Feeds

WORLDWIDE SELFIE: Cosmonauts finally get ISS cameras working

Gaze upon the whole Earth in standard def or HD, via the International Space Station

Secure remote control for conventional and virtual desktops

A second spacewalk to install new high and medium definition cameras on the International Space Station appears to have been successful, despite reports that one camera's data link was experiencing problems.

Cosmonauts Oleg Kotov and Sergey Ryazanskiy stepped out to complete a camera installation job that was left unfinished during their last space stroll at the end of December.

The Expedition 38 commander and flight engineer were in the middle of setting up the cameras, which were provided by Canadian firm UrtheCast in a deal with the Russian space agency, but had to temporarily abandon the project when the cameras didn't send any data.

This time round, the high-def camera transmitted no problem, but the medium resolution camera was still having telemetry issues, according to the live online broadcast of the spacewalk. However, UrtheCast said in a statement today that both Earth-imaging cameras were working.

"Contrary to the online broadcast of the installation, the telemetry was received by Mission Control Central near Moscow," the firm said. "During the installation, we were able to complete all of the intended tests during the spacewalk. At this time, all telemetry received and analysed is within our expected results."

The cameras are supposed to be providing Earth views to internet-based subscribers from their perches on the Zvezda service module, in a service billed as "the first Ultra HD video platform of Earth, streamed in near realtime".

UrtheCast expects to take around three months to calibrate the cameras and get the system up and running for customers who might want the feeds, like those in the environmental or agricultural field. ®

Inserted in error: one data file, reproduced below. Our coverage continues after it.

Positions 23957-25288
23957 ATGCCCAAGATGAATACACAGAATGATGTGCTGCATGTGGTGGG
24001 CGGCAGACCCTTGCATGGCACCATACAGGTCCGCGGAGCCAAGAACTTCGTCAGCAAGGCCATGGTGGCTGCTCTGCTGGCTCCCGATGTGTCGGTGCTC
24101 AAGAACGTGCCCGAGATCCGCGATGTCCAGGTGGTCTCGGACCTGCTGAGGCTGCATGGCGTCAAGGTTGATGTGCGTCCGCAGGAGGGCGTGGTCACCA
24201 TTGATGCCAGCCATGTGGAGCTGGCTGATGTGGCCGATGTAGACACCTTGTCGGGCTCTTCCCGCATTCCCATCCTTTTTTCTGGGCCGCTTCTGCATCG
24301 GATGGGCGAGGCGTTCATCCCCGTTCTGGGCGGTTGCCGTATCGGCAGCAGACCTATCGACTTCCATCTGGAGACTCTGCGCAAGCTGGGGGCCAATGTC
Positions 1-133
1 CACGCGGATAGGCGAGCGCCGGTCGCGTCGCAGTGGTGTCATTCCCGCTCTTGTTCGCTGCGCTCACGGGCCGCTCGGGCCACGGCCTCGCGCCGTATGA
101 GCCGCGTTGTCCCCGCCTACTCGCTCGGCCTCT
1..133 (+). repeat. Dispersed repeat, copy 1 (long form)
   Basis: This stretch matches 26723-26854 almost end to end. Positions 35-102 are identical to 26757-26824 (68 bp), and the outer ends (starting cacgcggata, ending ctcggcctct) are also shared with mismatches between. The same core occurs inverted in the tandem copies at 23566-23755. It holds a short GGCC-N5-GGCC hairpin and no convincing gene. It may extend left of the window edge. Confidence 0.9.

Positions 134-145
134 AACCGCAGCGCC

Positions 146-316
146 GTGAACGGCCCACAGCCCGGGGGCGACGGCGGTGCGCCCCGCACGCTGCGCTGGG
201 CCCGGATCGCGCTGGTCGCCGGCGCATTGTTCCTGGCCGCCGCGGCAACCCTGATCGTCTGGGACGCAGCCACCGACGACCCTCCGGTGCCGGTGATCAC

Next gen security for virtualised datacentres

More from The Register

next story
Vulture 2 takes a battering in 100km/h test run
Still in one piece, but we're going to need MORE POWER
TRIANGULAR orbits will help Rosetta to get up close with Comet 67P
Probe will be just 10km from Space Duck in October
Boffins ID freakish spine-smothered prehistoric critter: The CLAW gave it away
Bizarre-looking creature actually related to velvet worms
CRR-CRRRK, beep, beep: Mars space truck backs out of slippery sand trap
Curiosity finds new drilling target after course correction
What does a flashmob of 1,024 robots look like? Just like this
Sorry, Harvard, did you say kilobots or KILLER BOTS?
NASA's rock'n'roll shock: ROLLING STONE FOUND ON MARS
No sign of Ziggy Stardust and his band
Why your mum was WRONG about whiffy tattooed people
They're a future source of RENEWABLE ENERGY
Vulture 2 spaceplane autopilot brain surgery a total success
LOHAN slips into some sexy bespoke mission parameters
LOHAN acquires aircraft arboreal avoidance algorithm acronyms
Is that an ARMADILLO in your PANTS or are you just pleased to see me?
prev story

Whitepapers

5 things you didn’t know about cloud backup
IT departments are embracing cloud backup, but there’s a lot you need to know before choosing a service provider. Learn all the critical things you need to know.
Implementing global e-invoicing with guaranteed legal certainty
Explaining the role local tax compliance plays in successful supply chain management and e-business and how leading global brands are addressing this.
Build a business case: developing custom apps
Learn how to maximize the value of custom applications by accelerating and simplifying their development.
Rethinking backup and recovery in the modern data center
Combining intelligence, operational analytics, and automation to enable efficient, data-driven IT organizations using the HP ABR approach.
Next gen security for virtualised datacentres
Legacy security solutions are inefficient due to the architectural differences between physical and virtual environments.